By William McNary and Lynda DeLaforgue
Co-Directors, Citizen Action/Illinois
Illinois is once again on the verge of revamping the laws regulating telecommunications in our state. And in the wake of the new Federal Communications Commission (FCC) decisions that weakened rules designed to promote competition and choice, it is now more important than ever to have rigorous state oversight and a strong Illinois Commerce Commission to protect consumers, maintain low rates, and guarantee service quality.
The SBC-backed bill (SB 1700) that recently passed out of the Illinois State Senate is based on the faulty premise that competition is flourishing in Illinois. Since the recent increase in the rates that small and medium-sized phone companies pay to access the public phone network, we are seeing less and less competition and more and more evidence of SBC returning to its monopoly status.
At its height, when AT&T and MCI were in the market, competition for local phone service was only at 20 percent. Now with AT&T and MCI gone, its even less. The recent merger of SBC and AT&T, and the anticipated mergers of other phone giants may mean even less competition. Less and less competition means fewer consumer choices. Fewer choices in an unregulated market can lead to higher prices and poor service.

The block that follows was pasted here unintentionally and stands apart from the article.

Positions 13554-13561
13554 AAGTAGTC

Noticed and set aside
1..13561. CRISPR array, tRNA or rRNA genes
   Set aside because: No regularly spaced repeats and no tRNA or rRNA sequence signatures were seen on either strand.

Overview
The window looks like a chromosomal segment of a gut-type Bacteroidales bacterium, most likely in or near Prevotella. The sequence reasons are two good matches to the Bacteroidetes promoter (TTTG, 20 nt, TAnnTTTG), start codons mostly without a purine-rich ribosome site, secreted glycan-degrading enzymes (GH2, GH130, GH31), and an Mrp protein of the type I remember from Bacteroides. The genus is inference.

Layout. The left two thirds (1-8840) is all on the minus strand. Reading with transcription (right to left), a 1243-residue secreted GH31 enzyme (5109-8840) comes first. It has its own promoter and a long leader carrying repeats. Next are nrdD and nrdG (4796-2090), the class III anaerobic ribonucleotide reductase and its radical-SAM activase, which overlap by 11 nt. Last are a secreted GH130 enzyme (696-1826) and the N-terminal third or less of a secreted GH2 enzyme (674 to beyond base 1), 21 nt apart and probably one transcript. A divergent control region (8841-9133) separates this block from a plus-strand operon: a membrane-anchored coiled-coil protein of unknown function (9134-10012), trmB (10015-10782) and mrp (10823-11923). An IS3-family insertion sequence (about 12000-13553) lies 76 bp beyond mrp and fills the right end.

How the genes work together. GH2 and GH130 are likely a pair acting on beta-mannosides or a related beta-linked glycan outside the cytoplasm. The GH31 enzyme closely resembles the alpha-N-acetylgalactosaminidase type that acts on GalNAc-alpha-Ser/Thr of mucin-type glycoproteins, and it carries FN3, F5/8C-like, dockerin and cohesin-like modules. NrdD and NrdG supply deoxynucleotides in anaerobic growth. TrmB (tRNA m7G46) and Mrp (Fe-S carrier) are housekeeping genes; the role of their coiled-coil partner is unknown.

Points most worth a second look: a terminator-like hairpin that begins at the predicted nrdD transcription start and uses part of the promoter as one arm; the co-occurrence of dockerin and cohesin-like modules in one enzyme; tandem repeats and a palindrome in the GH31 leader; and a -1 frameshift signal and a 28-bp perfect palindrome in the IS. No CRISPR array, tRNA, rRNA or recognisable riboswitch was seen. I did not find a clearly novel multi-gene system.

As we begin to reconsider the current Telecommunications Act, we should not entertain or accept any proposals that roll back consumer-friendly protections. We urge the Illinois House of Representatives to resist calls for deregulation of telecommunications services in Illinois.
The Telecommunications Law of 2001 sparked competition for local phone service that provided consumers with more choices, lower rates and better service. As we move down the new telecommunications highway, where all roads lead to SBC, there has never been a more important time to put laws in place that protect rates, choice and service quality to Illinois consumers. As currently drafted, SB 1700 falls far short of this goal.
Citizen Action/Illinois is located at 28 E. Jackson Blvd., Suite 605, Chicago, IL 60604 and may be reached at (312) 427-2114, fax (312) 427-2307, or www.citizenaction-il.org.
From the June 1-7, 2005, issue